Chinese press reports yesterday said Facebook has reached a deal with Chinese search engine Baidu to build a social network joint venture in China, but Facebook is indirectly denying it to the US press.Who’s right? And who’s full of it?
Here’s what we know:
- Several Chinese press reports are saying there is such a deal. The reports are naming three different sources: two at Chinese regulators who said they are reviewing the necessary joint venture application, and one at Baidu.
- Facebook isn’t denying it on the record. They’re just issuing a non-denial denial that “Facebook is currently studying and learning about China, as part of evaluating any possible approaches that could benefit our users, developers and advertisers.”
- Baidu isn’t commenting at all.
- Several US outlets, including Reuters, Bloomberg and this publication, which was the first US outlet to report the story, have been told by “sources”, most likely Facebook PR people speaking on background, that there is no such deal.
What’s going on?
It’s pretty binary.
Either the deal IS happening. Maybe Facebook can deny it because of some technicality around “signing.” Maybe no legal document has been signed, and there’s only a verbal accord. Maybe a contract has been signed, but no joint venture agreement, which would leave some leeway to be technically correct and highly misleading because a deal is totally happening. And anyway speaking on background as a “source close to the situation” leaves plenty of room for plausible deniability.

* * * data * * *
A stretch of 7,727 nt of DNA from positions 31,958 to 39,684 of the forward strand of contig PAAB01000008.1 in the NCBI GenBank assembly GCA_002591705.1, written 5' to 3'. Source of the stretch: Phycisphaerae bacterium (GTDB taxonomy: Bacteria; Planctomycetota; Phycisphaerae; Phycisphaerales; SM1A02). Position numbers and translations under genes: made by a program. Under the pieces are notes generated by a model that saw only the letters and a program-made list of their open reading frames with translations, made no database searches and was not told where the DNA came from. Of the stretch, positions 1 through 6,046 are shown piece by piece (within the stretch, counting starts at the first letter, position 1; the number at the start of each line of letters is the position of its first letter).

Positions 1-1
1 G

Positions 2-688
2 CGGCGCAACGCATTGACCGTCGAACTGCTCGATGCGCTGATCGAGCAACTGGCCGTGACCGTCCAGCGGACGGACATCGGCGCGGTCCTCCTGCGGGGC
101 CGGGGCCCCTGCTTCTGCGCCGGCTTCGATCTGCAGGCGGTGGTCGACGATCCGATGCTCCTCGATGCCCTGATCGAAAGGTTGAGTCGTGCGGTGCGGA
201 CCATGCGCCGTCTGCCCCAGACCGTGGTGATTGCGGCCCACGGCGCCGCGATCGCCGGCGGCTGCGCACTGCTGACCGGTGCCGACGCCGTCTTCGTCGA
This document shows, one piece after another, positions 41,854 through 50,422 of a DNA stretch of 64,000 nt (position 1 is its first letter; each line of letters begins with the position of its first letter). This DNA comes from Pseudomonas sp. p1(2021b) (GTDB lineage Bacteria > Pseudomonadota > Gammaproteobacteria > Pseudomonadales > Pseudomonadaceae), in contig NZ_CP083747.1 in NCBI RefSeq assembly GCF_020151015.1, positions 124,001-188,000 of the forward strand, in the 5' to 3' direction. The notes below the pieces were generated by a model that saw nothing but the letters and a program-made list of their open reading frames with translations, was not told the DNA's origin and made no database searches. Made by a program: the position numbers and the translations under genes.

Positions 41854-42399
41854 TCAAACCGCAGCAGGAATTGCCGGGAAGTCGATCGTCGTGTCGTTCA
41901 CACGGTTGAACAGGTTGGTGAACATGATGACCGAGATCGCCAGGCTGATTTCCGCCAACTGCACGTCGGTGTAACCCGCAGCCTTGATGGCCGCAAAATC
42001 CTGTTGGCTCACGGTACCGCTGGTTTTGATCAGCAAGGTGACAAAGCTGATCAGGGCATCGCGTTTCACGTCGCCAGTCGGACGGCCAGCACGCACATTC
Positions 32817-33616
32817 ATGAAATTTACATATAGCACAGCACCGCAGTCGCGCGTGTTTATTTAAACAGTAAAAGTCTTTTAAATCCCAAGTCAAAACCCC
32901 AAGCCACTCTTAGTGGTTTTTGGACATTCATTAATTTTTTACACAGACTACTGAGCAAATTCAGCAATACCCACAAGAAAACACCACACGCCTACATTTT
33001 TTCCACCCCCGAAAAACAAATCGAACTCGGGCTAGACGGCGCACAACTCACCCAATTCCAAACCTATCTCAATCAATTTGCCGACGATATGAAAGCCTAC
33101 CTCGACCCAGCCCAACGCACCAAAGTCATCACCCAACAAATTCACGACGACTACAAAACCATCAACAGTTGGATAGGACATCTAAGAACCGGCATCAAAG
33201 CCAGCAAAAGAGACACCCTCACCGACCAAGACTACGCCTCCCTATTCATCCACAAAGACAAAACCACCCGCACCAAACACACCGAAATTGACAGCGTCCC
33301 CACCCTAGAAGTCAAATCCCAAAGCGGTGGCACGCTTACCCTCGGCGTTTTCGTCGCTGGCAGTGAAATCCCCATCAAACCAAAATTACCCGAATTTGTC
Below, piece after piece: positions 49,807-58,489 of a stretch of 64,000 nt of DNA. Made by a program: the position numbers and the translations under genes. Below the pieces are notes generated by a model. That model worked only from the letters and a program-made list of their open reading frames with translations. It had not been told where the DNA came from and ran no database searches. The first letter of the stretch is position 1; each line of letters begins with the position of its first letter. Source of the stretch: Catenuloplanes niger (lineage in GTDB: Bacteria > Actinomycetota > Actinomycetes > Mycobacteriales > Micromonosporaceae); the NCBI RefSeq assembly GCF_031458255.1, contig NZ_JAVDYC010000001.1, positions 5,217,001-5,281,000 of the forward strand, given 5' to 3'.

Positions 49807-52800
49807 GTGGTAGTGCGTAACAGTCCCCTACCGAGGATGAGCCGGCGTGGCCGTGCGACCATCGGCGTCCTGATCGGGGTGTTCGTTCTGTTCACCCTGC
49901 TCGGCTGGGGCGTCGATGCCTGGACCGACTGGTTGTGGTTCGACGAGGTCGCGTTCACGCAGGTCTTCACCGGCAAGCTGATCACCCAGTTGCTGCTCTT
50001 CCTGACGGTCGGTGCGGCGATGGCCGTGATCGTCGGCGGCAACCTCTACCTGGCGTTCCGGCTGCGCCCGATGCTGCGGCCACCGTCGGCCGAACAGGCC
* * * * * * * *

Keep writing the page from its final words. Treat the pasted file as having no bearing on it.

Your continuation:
In such a scenario, Chinese regulators would still be aware of the deal even if not “signed” because they would have been approached informally, which would make sense given how tricky the politics of a social network entering China is. Baidu, which is protected by the Chinese government, wouldn’t go forward without at least a yellow light from regulators.
Bill Bishop, editor of DigiCha and Sinocism, speculates that the companies are denying it and/or could have an agreement in all but writing so that if the joint venture application is rejected no one is embarrassed.
Either the deal ISN’T happening. The Chinese press’s three sources are wrong and the US press’s one source is right. One thing that might lend credence to this argument is the fact that options volumes went crazy before the Chinese press story went live, and when the report made it to the US Baidu’s stock understandably popped. In this scenario, the story could have been planted to the Chinese press by traders to move the stock, which is something that happens in China. Or the stories could just be wrong, be based on second-hand information that’s wrong, etc. But insider trading in China also happens before real news breaks.
But in that case, why are there several reports citing several sources at several places?
Which is it?
What are we missing?